Wednesday, April 20, 2011


Kashmir: the saga of stones and the bullets
Ish Mishra
The issue of J& K remains a disputed issue after over six decades of the country’s independence, accompanied by colonially designed partition of the country with the active connivances of the reactionary sections of the Indian elite that led to unprecedented communal pogroms and exodus and warrants urgent political solution. The wounds of partition are still bleeding in the form of unresolved issue of Kashmir.
The latest phase of Kashmir’s long drawn nationality movement, the saga of stones and bullets, which seems to have taken a long pause since the last November, is marked by the unprecedented, spontaneous upsurge of people armed with stones – particularly the youth and women. The people in the valley call it the “new uprising”. This new uprising spontaneously sparked off on 11 June 2010 with the killing of a 17 year old school boy by the CRPF, though the dissent against the inhuman conditions due to disproportionate presence of the Security forces and draconian laws like AFSPA, Disturbed area Act and Public security act, had been gaining ground for quite some time. The Indian state retaliated with the bullets. The saga of stones and bullets has claimed over 115 lives mostly the young including teenagers and a 9 year old ‘terrorist’; many are detained under various charges; many tortured and sent to dehumanising interrogation centres. The battle has slowed down, seems to be taking a pause, but repression of human rights at the hands of the uniformed men continues unabated causing a new sense of apprehension of state terror and a new sense of determination for their right to self-determination.
The Kashmir is virtually an army-occupied region, denoted by the ubiquitous banners, “Indian Army welcomes you in the Valley”, bunkers, barbed wires and pervasive presence of the uniformed and un-uninformed security personnel. The new uprising, as mentioned above, is new kind of popular insurrection, an expression of popular angst against the governments in Srinagar and New Delhi; spontaneous upsurge of an “occupied” community against the armed occupation. The valley witnessed the surging sea of humanity, mostly the youth and women armed with stones. The army was called.
Movement of Indian army in the streets of the valley has become an eternal feature. Present turmoil was preceded by suppression of peoples movement for justice in much talked about Shopian rape and murder case. Two young women, 22 year old Nilofer and his 17 year old Ashia, an 11th class student, allegedly by the Security forces, as reported by the members of the Committee for justice in the matter – Majlis-e-Masawarat (Consultative Committee) Shopian. The two sisters-in-law went missing in the evening on 29th May 2009 while returning back from their family orchard. Next morning their ravished and violated bodies were recovered from a place in the vicinity of police, military and paramilitary infested area where camps of Rashtriya rifles, CRPF and Special Operation Group (SOG) of J&k Police are located. The people are agitated as the accused Police officers instead of being in Jail, have been promoted.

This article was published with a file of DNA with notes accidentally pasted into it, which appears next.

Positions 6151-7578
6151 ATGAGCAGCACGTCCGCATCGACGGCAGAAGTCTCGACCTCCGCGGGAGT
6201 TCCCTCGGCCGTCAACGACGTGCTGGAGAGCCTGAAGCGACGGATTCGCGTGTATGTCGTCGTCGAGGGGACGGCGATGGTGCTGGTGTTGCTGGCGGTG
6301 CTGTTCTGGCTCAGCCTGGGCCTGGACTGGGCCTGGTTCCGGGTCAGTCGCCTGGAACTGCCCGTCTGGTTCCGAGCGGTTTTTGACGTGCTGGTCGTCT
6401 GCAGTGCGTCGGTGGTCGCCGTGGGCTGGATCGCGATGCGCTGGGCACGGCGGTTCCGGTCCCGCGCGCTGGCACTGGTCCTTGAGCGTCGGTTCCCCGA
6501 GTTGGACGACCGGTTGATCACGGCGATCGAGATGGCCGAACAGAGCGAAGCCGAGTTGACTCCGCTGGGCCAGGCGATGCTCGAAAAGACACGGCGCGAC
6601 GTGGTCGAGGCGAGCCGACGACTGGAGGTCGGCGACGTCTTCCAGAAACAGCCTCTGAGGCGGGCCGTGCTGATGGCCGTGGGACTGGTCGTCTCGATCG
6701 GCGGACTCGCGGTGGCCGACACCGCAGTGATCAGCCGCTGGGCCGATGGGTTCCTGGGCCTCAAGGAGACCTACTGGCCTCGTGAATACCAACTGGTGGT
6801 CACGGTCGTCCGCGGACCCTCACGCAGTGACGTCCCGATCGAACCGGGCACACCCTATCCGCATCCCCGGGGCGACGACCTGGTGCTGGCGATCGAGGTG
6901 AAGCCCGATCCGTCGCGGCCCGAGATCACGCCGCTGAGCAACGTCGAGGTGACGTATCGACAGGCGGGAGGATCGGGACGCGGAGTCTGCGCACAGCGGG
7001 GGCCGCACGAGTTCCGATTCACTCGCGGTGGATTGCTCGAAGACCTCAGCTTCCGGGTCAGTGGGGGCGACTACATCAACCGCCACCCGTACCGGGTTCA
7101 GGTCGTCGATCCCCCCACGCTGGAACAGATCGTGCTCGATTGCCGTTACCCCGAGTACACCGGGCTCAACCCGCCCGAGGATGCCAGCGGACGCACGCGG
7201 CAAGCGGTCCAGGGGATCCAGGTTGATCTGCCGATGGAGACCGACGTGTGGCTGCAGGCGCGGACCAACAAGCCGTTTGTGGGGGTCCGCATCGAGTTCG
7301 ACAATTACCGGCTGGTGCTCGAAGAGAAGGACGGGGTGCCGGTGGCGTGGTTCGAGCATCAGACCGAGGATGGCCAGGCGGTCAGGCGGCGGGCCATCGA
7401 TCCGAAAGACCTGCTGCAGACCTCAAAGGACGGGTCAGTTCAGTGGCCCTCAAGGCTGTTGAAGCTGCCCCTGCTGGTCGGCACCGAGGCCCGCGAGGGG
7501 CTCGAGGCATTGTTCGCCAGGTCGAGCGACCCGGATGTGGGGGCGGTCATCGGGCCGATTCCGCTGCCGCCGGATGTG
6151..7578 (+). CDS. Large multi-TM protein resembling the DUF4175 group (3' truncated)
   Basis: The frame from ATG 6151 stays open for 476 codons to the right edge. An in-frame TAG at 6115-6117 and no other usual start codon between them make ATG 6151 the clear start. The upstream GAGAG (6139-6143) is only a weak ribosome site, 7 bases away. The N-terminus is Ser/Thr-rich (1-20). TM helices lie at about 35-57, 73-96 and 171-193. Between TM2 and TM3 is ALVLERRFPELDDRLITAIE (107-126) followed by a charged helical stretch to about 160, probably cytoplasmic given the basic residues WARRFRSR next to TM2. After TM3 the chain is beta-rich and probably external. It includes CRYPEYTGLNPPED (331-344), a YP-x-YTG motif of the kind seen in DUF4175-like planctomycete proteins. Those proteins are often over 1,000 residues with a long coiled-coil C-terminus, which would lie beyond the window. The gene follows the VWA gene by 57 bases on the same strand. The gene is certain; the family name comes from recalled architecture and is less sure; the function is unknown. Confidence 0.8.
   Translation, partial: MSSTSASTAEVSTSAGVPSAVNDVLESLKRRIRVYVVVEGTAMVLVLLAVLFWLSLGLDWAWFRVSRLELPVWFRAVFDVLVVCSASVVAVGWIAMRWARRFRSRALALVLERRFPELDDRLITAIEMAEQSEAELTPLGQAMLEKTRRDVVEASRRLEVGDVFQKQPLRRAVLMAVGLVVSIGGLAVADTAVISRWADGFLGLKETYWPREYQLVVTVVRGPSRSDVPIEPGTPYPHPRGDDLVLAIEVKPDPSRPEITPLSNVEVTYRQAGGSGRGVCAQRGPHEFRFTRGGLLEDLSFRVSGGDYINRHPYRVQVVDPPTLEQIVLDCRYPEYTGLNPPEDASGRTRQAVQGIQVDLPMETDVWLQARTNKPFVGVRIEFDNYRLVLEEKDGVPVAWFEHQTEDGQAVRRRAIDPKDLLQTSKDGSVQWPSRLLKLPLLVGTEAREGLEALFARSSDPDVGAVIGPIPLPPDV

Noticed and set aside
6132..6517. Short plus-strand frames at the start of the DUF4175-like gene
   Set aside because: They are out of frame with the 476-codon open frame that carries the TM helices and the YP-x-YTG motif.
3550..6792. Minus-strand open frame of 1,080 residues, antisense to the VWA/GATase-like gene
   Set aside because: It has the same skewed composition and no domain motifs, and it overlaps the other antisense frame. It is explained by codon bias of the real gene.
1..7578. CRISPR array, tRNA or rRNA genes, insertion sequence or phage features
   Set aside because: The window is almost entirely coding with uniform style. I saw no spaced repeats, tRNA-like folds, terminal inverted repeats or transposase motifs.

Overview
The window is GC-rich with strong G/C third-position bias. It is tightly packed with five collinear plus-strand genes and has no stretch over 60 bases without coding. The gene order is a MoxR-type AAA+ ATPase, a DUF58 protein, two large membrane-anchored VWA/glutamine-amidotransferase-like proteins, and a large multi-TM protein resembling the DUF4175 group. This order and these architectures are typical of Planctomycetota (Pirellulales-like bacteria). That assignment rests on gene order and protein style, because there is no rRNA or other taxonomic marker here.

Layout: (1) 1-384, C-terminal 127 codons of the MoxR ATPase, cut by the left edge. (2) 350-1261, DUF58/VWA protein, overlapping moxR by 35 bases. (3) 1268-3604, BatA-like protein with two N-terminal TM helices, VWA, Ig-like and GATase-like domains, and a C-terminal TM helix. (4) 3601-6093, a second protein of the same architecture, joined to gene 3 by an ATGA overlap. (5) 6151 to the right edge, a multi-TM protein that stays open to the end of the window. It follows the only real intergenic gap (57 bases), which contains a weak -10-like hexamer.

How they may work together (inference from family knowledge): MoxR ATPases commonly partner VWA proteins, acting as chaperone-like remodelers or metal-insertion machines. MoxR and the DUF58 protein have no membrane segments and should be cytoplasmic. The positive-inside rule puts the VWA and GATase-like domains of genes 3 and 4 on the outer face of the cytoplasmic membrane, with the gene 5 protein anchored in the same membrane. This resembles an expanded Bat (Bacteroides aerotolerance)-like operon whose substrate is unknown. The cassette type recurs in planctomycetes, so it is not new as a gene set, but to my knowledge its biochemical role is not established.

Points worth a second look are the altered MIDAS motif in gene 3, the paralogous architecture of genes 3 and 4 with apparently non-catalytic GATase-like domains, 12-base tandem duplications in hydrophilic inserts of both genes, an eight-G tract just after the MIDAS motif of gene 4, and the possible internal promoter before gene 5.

It was preceded by the turmoil created by the handing over of the Amarnath temple by the J&K government against the constitutional provision of prohibition of alienation of land to any non-Kashmiris. Present turmoil, sparked off by the killing of the teenager Tufail Mattoo on 11th may 2011 and disjoint though, preluded the popular insurrection in Tunisia that is another continuing saga of stones and bullets and compelled the despotic ruler to flee the country. It has attracted the attention of democratic forces all over the world.
The issue of the state of J&K remains unresolved even after 63 years of the independence accompanied by the partition of the country with unprecedented bloodsheds and exoduses whose memories still haunt the people on both sides of the line of division. As is well-known, consequent to the ‘two-nation theory’, encouraged by the colonial rulers, two independent nation-states -- India and Pakistan were born at the stroke of the midnight on 14-15 August, 1947. Pakistan was created by the unnatural clubbing of two culturally distinct communities in far off geographical locations- East and West - as a “synthetic nation” on the basis of the principles of “religious nationalism”. The “two-nation theory”, whether it was quirk of circumstances or natural justice, was falsified by Pakistan’s dismemberment and creation of another nation, Bangladesh out of East Pakistan. The issue continues to haunt the democratic groups and individuals on the both sides and to provide fuel and fodder to the powers that be in New Delhi and Islamabad for the justification of their jingoistic existence with heavy military build-up and armament rivalling each other in subservience to the imperialist capital and in arms race through their respective nexuses with the global military-industrial complexes, on the cost of common people of both the countries.